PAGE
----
Thank you, Saint Agnes!

On Saturday, 15th November 2014, a solemn mass took place at the cathedral of Sts. Vitus, Wenceslaus, and Adalbert in Prague to commemorate the work and legacy of St. Agnes of Bohemia, Czech princess canonized 25 years ago – just several days before the fall of the communist regime – and to express our gratitude for her canonization as well as for the gift of freedom. Presiding over the mass was Cardinal Pietro Parolin, Vatican secretary of state and a legate of Pope Francis for this occasion.
Published: 15. 11. 2014 13:47

Prague: “We have gathered in the Prague cathedral, a place that symbolizes continuity and victorious ideas of our history, to thank for great gifts that we received twenty-five years ago,” said Cardinal Dominik Duka, archbishop of Prague, in his opening speech. “We have to think about the values we have seen in November 1989 but that are vanishing from us now,” he also said and continued: “We cannot fall into any kind of anonymous ‘us’ and ‘them’, but each of us has to examine his own conscience.”

Listening to Cardinal Duka’s speech were the faithful from all parts of the country, Czech and Moravian bishops, other Church representatives, Czech president Miloš Zeman, representatives of the civil authorities and non-Catholic churches, family of the late president Václav Havel, and many people who took active part in the November 1989 events.

Cardinal Parolin, main celebrant of the mass, underlined in his homily that canonization of Agnes of Bohemia became a part of the Czech struggle for freedom and one of the symbols of the fall of the communist regime. He then recalled the legacy of St. Agnes and her charitable work. “In following her example, the Catholic Church wants to contribute, in her unique way, to the development and spiritual as well as moral growth of the society and to do this with her living testimony of faith and charity,” he said and closed his homily with these words: “May God upon the intercession of Saint Agnes and all the patron saints strengthen our good resolutions, lead us to finish the good work that he has started in us, and may he bless the entire Czech nation.”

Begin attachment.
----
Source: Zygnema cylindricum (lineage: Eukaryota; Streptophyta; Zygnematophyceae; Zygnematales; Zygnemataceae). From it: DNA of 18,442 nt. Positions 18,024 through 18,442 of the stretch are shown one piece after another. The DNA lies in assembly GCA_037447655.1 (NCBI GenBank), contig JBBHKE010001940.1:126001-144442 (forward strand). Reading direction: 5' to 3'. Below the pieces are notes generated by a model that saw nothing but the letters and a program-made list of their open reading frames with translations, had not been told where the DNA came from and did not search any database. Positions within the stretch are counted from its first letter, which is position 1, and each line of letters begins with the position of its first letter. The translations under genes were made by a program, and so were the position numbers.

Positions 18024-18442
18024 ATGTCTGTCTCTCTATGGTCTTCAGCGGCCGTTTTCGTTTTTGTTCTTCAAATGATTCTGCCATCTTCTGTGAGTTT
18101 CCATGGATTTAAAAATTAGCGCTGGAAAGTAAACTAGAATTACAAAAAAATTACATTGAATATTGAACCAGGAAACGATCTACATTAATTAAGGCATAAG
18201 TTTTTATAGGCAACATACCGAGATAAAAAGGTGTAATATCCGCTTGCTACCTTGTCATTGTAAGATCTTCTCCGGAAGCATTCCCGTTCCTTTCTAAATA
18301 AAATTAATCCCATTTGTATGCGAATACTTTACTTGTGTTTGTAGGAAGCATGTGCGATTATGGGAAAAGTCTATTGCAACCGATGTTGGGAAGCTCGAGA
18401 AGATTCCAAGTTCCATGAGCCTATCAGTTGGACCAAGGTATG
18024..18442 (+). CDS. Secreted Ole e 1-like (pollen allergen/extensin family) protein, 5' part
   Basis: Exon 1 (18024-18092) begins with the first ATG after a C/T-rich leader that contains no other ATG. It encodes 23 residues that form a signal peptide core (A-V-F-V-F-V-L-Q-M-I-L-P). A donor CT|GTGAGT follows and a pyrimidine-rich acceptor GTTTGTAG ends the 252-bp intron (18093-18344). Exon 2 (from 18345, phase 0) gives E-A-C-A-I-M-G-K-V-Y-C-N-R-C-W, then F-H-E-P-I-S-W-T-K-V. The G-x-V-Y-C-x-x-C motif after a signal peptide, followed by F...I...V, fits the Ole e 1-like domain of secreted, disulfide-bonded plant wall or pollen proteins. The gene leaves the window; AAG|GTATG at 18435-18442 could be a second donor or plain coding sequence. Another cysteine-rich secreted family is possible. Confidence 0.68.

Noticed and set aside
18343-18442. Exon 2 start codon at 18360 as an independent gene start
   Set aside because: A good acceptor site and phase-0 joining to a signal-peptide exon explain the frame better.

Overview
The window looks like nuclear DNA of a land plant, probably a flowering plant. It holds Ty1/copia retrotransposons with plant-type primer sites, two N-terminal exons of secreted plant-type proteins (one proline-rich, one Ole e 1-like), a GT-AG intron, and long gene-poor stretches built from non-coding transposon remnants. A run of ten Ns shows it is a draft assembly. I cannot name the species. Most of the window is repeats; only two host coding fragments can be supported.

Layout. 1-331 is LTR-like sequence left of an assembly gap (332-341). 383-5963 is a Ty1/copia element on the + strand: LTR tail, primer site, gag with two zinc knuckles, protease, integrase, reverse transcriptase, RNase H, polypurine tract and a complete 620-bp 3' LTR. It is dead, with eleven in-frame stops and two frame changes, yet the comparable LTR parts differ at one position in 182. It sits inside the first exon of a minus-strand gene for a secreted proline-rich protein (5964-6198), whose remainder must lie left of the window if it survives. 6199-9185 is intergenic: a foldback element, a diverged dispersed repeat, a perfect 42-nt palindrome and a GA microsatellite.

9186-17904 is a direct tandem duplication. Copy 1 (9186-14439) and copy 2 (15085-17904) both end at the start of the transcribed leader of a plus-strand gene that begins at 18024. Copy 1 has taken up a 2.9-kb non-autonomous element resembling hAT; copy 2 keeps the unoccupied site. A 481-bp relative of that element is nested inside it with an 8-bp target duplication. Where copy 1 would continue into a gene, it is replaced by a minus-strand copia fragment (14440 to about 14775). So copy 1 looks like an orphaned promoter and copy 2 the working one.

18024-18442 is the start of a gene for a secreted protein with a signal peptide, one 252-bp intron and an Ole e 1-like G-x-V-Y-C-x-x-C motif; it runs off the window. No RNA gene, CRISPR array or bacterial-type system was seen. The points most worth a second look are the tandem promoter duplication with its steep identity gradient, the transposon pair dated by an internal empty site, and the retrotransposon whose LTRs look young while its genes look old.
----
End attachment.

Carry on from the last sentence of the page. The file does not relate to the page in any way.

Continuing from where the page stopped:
The mass was closed with a brief prayer for the nation led by Bishop Václav Malý, auxiliary of Prague and one of the main participants of the November 1989 events, together with the representatives of the Ecumenical Council of Churches.

(photo: Jan Štěpančík, CBC)

František Jemelka

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